tikkun olam which describes humanity's shared responsibility, along with God, "to heal, repair and transform the world."
There is a magazine by this name, the voice the of the “Tikkun community” which is composed of people of many faiths.
Editor Rabbi Michael Lerner has an article in this month’s issue entitled, “The Obama Phenomenon.”
To entice you to read it in it’s entirety, I have excerpted a portion here:
…this editorial is not about Obama as much as about what he elicits in others, and should not be read as an endorsement of him.
The energy, hopefulness, and excitement that manifests in Obama’s campaign has shown up before in the last fifty years…
It was there in the 1960s and 1970s in the Civil Rights movement, the anti-war movement, the women’s movement, the environmental movement, and the movement for gay liberation.
One felt it flowing at rallies and demonstrations at which Robert Kennedy, Cesar Chavez, Betty Friedan, Isaac Deutscher, Joan Baez, and Martin Luther King, Jr. articulated their visions.
It was there again in Earth Day, in the anti-nuclear movement, and in the movement against the war with the Contras.
It was there during the campaign of Jesse Jackson in 1988 and the Clintons’ campaign in 1992. And it has been there—dare we say it—in the growth of the religious right and the Campus Crusade for Christ.
What is that energy and excitement, and why does it touch people so deeply?...
The phenomenon in question is this:
the intense desire of every human being on this planet to overcome and transcend
the materialism and selfishness that shape the global economic arrangements
and permeate the consciousness of all people,
to overcome the looking-out-for-number one consciousness that divides us…
and to overcome the alienation from each other that this way of being has created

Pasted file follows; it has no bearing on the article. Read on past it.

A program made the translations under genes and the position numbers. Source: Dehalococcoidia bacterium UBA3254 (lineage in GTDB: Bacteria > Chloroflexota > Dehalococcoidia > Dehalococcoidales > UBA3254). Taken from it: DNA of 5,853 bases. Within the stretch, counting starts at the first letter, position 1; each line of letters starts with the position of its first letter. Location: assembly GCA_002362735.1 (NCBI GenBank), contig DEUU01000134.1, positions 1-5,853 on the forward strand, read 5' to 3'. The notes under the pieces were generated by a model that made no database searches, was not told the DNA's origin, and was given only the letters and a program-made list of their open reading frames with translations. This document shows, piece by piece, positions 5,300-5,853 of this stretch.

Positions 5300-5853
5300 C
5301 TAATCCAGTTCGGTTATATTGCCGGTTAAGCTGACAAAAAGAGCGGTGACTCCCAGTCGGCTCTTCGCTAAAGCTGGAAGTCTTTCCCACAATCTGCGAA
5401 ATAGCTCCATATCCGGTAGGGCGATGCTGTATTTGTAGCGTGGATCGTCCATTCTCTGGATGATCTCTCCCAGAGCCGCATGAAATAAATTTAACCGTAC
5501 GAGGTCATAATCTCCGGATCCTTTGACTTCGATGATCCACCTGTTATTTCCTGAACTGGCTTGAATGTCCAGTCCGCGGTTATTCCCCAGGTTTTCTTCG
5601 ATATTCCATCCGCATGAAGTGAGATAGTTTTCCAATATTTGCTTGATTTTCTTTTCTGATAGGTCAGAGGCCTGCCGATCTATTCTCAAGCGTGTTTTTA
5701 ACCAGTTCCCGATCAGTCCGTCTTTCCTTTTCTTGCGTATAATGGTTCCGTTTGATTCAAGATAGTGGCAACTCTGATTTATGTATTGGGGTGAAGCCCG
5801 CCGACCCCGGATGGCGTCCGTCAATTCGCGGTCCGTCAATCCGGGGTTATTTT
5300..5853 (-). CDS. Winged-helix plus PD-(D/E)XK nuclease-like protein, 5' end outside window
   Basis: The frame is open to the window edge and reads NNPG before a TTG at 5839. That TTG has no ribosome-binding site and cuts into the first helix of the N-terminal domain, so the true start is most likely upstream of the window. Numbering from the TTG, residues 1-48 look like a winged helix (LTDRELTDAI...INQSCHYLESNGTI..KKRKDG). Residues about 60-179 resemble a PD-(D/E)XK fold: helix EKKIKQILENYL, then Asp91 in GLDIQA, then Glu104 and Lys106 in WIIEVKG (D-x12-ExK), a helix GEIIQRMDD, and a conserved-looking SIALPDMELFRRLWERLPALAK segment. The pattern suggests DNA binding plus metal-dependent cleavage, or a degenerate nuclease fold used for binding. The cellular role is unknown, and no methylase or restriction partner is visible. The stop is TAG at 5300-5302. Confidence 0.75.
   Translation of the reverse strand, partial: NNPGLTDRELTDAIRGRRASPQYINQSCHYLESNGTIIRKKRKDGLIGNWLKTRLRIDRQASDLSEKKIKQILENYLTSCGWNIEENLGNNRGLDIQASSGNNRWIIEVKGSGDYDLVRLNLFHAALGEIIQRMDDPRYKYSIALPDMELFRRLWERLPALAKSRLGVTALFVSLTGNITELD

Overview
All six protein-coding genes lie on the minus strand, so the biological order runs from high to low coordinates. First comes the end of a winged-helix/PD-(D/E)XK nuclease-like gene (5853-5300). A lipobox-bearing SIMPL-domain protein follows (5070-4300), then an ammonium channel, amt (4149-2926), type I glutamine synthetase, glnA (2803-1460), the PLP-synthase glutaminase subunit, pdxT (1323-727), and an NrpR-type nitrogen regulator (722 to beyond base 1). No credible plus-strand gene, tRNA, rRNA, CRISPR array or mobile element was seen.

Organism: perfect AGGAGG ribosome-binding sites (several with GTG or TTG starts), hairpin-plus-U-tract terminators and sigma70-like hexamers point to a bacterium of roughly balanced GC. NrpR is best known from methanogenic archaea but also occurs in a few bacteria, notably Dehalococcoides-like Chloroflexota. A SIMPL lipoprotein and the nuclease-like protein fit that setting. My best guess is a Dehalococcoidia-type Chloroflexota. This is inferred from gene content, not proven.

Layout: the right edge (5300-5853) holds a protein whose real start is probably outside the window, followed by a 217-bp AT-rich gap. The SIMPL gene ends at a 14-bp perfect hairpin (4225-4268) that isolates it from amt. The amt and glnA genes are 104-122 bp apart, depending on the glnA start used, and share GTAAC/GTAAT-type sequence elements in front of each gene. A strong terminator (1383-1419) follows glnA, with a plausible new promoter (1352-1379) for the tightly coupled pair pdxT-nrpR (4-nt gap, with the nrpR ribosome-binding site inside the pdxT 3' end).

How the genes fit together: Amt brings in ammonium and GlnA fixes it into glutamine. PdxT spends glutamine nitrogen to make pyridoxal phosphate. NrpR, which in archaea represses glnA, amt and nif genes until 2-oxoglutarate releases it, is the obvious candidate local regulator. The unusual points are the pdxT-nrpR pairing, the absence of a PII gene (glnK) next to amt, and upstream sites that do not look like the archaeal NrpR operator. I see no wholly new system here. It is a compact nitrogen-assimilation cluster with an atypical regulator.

so that we might once again recognize each other as embodiments of God or Spirit…
We Avert Our Eyes from One Another
Every gesture, every word, every deed …
every message we give ourselves
all combine to either reinforce our separation and estrangement from each other
or to reconnect us in a deep way that allows genuine mutual recognition,
the seeing and hearing of who we really are,
the contact we have with the sacred in ourselves, in each other, and in the world.
Recently, some columnists have compared Obama to a rock star because his supporters seem to treat him more like that than like a politician.
They are only partially mistaken.
What the best and most fulfilling rock concerts of the past several decades have offered one generation is what other multi-generational mega-churches or Super Bowls and World Series’ offer to others:
a chance to momentarily experience a transcendence of all those feelings of loneliness and alienation…
The Effectiveness of Not Demonizing
Obama’s appeal starts from his insistence on not demonizing the Other…
Obama knows that most people want a very different world,
but don’t believe it is possible unless someone else makes it happen.
He challenges his audience by telling them that there is no one else,
that they themselves are the people who must make the world different.
To quote Obama from his Super Tuesday speech:
So many of us have been waiting so long for the time when we could finally expect more from our politics, when we could give more of ourselves and feel truly invested in something bigger than a particular candidate or cause.
This is it.
We are the ones we’ve been waiting for.
We are the change that we seek.
This is About Us, Not About Obama
…no matter how spiritually and emotionally dead the majority of people on the planet may appear to be,
no matter how lost in their pursuit of money and fame and sexual conquest and me-first-ism and don’t-bother-me-ism,
the truth is that the resurrection of the dead is always at hand, always a possibility.
Human beings can always be awakened again to choose life,
to choose love,
to choose kindness, generosity, ecological sensitivity, and awe and wonder at the grandeur of creation.
That capacity of human beings is what it means to have a soul…
I hope you take the time to read more of this essay. (I left out some interesting details.)